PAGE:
In some cases the reduced water usage can necessitate an extra rinse cycle to remove excess detergent and dirt remnants.

Does A Regular Wash Load Need Extra Rinsing?

open washing machine door

As I said earlier, the rinse cycle is typically a part of a regular wash cycle. Which means you only usually need the one rinse cycle in many cases.

The rinse cycle on your washing machine is designed to remove any residual soap and dirt from your laundry. This should be enough to leave your laundry feeling soft and looking and smelling clean.

Additionally it should last longer because all of the detergent and fabric softener has been removed.

With that said, on modern washing machines, you have the option for a second rinse. This is useful under the following circumstances;

  • If you have used too much detergent
  • If the detergent produces a lot of suds
  • If you have washed a particularly large wash load
  • If you’ve washed large absorbent items like towels or blankets
  • If you or a family member has sensitive skin

All you need to do is select the “extra rinse” cycle before the wash cycle starts. If your washer has this function it can be a great time saver.

However, if your machine doesn’t offer an extra rinse option, all you need to do is wait until the cycle finishes and select an additional rinse cycle followed by a drain and spin cycle.

How Many Extra Rinses Does The Wash Load Need?

There are not really any occasions when a wash load needs more than one extra rinse cycle. The water from two rinse cycles should be more than sufficient to remove any remaining dirt or soap suds and fabric softener.

Selecting a cold rinse cycle will of course be easier on your finances than running two full wash cycles. Plus it’s only necessary if the clothes actually need a second rinse. If not, it’s just a waste of water, money and energy.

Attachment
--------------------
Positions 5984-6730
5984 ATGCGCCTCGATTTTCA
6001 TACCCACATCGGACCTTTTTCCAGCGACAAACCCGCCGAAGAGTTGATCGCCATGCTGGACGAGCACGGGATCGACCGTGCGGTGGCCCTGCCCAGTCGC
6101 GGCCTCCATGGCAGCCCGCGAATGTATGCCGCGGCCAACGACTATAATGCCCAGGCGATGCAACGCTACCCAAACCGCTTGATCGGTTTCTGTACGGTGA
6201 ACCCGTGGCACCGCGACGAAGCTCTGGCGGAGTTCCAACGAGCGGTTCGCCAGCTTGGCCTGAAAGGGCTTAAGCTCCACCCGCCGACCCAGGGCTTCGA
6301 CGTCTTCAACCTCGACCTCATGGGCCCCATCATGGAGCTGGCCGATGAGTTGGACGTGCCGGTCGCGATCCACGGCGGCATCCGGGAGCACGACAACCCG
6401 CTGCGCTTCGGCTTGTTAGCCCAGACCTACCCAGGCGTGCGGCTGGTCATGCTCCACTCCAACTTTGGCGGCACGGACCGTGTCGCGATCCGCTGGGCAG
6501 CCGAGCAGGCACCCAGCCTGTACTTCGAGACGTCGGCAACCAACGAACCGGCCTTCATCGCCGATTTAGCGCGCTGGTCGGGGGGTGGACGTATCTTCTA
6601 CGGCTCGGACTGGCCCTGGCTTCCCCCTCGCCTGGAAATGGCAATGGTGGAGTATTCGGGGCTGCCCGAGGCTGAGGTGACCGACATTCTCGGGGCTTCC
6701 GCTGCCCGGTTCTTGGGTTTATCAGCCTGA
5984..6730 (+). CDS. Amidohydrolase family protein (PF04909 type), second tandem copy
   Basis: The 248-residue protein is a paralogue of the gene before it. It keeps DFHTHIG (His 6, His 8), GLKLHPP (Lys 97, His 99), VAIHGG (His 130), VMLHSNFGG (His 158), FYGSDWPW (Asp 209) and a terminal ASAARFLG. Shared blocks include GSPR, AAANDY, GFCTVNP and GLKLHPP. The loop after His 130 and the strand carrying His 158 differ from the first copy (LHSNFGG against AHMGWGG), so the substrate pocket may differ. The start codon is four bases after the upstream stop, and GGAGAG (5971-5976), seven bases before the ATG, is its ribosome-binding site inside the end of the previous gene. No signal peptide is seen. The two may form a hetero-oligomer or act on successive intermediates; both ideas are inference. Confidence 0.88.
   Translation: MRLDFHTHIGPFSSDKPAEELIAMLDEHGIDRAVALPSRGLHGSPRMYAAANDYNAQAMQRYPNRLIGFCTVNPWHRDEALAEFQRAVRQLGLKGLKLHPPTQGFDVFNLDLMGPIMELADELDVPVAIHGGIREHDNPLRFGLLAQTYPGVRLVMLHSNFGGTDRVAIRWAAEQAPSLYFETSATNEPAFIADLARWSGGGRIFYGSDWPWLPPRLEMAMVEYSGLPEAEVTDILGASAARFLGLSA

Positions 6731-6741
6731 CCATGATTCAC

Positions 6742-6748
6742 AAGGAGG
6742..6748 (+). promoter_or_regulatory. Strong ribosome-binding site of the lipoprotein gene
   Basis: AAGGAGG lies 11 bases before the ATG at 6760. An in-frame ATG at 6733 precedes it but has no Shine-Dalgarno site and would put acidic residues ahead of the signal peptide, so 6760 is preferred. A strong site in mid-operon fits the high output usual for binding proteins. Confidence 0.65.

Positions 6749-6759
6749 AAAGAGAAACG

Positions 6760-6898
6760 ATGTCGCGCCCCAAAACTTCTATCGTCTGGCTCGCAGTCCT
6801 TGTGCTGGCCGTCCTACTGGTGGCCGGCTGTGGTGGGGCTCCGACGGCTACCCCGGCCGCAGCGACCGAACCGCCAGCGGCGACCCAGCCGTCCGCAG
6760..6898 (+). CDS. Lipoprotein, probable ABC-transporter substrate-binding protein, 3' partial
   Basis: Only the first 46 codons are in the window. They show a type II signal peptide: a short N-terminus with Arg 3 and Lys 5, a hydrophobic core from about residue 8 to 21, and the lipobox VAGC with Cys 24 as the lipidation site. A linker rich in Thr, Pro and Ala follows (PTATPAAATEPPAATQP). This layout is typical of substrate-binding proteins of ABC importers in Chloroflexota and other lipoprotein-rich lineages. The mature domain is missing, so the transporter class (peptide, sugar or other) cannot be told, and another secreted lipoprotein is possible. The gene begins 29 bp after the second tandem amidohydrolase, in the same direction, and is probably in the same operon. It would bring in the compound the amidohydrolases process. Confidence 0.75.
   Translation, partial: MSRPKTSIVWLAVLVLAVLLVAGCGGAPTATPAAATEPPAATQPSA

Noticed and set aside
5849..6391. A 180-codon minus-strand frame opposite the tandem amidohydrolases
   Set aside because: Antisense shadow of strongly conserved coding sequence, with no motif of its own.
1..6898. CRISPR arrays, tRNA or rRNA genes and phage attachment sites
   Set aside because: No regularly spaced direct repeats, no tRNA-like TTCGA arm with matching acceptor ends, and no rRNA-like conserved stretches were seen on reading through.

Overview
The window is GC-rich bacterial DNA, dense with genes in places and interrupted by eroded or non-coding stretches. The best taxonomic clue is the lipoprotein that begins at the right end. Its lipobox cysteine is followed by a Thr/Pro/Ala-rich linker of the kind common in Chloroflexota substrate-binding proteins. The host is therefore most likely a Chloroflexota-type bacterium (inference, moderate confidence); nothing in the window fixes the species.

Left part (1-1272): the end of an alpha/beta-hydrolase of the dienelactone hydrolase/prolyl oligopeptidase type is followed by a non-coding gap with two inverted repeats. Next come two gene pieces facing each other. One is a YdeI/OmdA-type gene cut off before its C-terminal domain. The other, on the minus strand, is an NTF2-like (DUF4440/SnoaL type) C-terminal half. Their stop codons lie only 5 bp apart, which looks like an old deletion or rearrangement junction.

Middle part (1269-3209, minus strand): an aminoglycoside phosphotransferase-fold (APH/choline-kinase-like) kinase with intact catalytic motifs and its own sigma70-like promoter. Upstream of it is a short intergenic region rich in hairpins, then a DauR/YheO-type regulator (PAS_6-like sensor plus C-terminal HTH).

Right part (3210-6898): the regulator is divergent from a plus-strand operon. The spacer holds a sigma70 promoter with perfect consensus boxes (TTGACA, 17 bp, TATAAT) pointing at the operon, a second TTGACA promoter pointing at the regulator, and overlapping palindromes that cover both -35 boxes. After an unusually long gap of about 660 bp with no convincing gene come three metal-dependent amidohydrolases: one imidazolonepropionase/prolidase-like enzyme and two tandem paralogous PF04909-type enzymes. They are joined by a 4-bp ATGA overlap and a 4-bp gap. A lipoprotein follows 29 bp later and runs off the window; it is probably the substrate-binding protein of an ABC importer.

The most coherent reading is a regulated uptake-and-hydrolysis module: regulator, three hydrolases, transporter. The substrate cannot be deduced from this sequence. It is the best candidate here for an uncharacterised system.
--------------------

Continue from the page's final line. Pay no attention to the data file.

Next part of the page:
Is The Rinse Cycle The Same As A Wash Cycle?

A person putting clothes into a washing machine

A rinse cycle is not the same as a wash cycle. The wash cycle is designed to wash your laundry and requires detergent to do the job. The detergent is mixed with the water and goes through the clothes as the drum agitates.

After the wash cycle has completed and the water is drained away, the rinse cycle begins. During the rinse cycle there is no detergent used, it’s just clean water (typically cold water) to wash all of the dirt and detergent out of the clothes.

It’s like when you wash a car, the wash cycle is when you apply the soapy water and the rinse cycle is when you spray the hose over the car to remove the soap suds.

Is The Rinse & Spin Cycle The Same As The Drain & Spin Cycle?

The rinse & spin cycle is not the same as the drain & spin cycle. The rinse & spin cycle uses clean water to rinse the clothes and remove any remaining dirt and soap suds. It then drains the water away and spins the clothes to remove excess water.

The drain & spin cycle misses out the rinse part. In other words, the drain & spin cycle simply spins the drum to remove excess water and then drains that water away.

SEE ALSO: Quick Wash Vs Normal Washing Machine Cycle – What’s The Difference?

Frequently Asked Questions

How many rinses should a washing machine do?

The number of rinses that a washing machine does varies from model to model. However, a typical wash cycle on an automatic washing machine consists of a 20 minute or so wash cycle followed by a rinse period of around the same duration consisting of two rinse cycles in close succession.

Is it good to do an extra rinse cycle?

The extra rinse cycle is a great choice when washing absorbent items like towels and blankets as it can help to remove excess detergent. However, it is generally not needed for a regular wash load.

What is the purpose of a rinse cycle?

The purpose of the rinse cycle is to rinse the washed clothes with clean water to remove any remaining dirt or soap suds away.